Vancouver, B.C., Canada

Name: Vancouver Cruise Ship Terminal
Address: 999 Canada Place/Ballantyne Terminal
Phone: 1-888-PORTVAN (767-8826)
E-mail: customer_service@portvancouver.com
Website: www.portvancouver.com

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Location:

Vancouver, British Columbia, is Canada’s third largest city, and is located on the Pacific Ocean. Seattle, Washington, is a three-hour drive south. Calgary, Alberta, is 621 miles east of Vancouver.

Airport transportation:

The Vancouver International Airport is a 30-minute drive from the cruise ship ports and downtown Vancouver. Shuttle buses provide quick and easy access to many hotels downtown and to the cruise ship terminal.

Accommodation:

The Vancouver Cruise Ship Terminal is located in downtown Vancouver in the Canada Place complex where you’ll also find the Pan Pacific Hotel. Other hotels within walking distance of the cruise port include the Renaissance Vancouver Hotel Harbourside, the Fairmont Waterfront, Shangri-la Hotel, Terminal City Club Hotel, and the Loden.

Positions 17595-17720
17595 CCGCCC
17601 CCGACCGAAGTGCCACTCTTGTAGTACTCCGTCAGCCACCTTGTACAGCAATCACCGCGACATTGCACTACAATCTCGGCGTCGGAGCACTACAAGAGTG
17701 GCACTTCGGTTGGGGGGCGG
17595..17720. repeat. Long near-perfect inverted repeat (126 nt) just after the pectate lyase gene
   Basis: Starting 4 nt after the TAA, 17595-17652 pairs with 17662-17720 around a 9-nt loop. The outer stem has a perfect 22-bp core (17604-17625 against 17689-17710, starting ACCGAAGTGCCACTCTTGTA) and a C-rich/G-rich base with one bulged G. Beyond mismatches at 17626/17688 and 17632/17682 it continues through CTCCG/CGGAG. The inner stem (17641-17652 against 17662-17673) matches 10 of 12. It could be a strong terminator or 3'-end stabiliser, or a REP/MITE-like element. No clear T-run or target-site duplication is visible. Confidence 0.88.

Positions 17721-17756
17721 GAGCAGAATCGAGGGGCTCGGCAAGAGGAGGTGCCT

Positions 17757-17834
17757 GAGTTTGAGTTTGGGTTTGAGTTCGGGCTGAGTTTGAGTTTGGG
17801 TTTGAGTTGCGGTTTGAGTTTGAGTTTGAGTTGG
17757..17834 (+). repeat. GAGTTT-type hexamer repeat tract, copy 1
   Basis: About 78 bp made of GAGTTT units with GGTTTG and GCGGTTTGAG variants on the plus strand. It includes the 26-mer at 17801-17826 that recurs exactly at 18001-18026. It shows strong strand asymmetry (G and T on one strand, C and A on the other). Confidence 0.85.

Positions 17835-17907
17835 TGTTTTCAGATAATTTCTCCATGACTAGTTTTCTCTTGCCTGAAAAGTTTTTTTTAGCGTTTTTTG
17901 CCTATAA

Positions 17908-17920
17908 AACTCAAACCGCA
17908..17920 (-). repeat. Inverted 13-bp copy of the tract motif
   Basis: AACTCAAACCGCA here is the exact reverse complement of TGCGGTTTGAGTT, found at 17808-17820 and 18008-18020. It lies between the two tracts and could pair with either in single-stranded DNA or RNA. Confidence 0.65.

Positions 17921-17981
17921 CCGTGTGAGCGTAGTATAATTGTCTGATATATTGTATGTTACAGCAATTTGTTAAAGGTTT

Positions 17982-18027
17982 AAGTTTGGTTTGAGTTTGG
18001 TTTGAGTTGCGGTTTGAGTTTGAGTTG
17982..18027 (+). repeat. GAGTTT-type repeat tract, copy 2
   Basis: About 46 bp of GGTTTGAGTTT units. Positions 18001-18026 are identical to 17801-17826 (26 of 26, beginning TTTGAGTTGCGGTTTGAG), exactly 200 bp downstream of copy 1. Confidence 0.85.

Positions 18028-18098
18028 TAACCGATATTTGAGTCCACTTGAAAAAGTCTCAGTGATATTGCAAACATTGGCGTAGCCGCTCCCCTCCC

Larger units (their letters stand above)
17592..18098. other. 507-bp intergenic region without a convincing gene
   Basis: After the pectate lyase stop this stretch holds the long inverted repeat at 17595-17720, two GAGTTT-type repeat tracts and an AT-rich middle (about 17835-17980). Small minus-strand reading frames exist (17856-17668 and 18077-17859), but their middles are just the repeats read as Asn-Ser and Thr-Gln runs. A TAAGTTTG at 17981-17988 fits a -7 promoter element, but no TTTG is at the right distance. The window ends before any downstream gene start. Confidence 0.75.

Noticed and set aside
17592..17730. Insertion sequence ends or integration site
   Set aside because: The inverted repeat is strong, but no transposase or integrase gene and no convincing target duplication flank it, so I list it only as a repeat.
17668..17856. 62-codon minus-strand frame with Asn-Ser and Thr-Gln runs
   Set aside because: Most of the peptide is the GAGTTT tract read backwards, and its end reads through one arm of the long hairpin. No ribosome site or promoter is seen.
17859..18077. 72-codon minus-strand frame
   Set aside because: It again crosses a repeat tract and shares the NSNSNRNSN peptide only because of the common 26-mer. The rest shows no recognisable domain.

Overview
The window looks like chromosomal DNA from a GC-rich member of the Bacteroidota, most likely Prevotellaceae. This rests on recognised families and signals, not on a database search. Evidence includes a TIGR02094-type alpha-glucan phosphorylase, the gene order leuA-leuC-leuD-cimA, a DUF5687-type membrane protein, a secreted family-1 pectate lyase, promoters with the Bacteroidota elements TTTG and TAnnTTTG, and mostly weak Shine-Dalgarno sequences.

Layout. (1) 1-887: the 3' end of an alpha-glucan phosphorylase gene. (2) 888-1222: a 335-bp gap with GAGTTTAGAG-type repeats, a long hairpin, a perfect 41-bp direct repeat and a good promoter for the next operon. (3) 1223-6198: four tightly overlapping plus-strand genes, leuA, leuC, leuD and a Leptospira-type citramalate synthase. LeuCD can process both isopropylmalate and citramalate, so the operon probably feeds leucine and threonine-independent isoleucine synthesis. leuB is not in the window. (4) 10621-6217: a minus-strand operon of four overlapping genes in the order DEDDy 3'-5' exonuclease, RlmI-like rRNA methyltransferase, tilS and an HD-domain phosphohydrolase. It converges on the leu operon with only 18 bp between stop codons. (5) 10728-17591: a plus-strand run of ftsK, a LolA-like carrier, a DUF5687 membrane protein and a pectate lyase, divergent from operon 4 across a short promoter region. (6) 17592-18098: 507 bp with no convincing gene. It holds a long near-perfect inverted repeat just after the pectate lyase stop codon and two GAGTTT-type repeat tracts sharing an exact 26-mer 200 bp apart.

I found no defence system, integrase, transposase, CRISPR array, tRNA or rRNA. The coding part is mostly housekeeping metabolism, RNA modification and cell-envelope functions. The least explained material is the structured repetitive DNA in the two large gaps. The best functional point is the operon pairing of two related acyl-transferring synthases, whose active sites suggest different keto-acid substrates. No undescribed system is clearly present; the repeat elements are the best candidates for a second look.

Vancouver offers a wide array of hotels in the downtown core and throughout the rest of the city and suburbs, fitting all budgets and tastes. Waterfront hotels, downtown hotels, and suburban hotels can be researched and booked through Tourism Vancouver, which acts as a clearing house for all Vancouver accommodations. Their office is across the street from the main cruise terminal and there’s a branch office in the Airport.

Overview: 

The glory and the curse of Vancouver is that it just happens to arguably be the most gorgeous city on the continent.  It is a physical city and that fact dictates virtually everything that’s done within and outside its borders. Endowed with spectacular natural surroundings, it’s an outdoor enthusiast’s dream. Only Rio de Janeiro and Hong Kong can compete with a spectacular setting that sees mountains, city and ocean merge in an integrated form.

Five minutes from downtown, to the north, are the Coastal Mountains where you can ski in the winter and hike the many trails that lace the North Shore in the summer. The well-sheltered harbor opens up into the Strait of Georgia and Howe Sound to the West, beckoning visitors to explore the beauty of the region.

The mountainous forests across Burrard Inlet dominate the communities of West Vancouver and North Vancouver whose residents regularly encounter black bears, deer, and the occasional mountain lion. Waterways still carry migrating salmon to their spawning areas.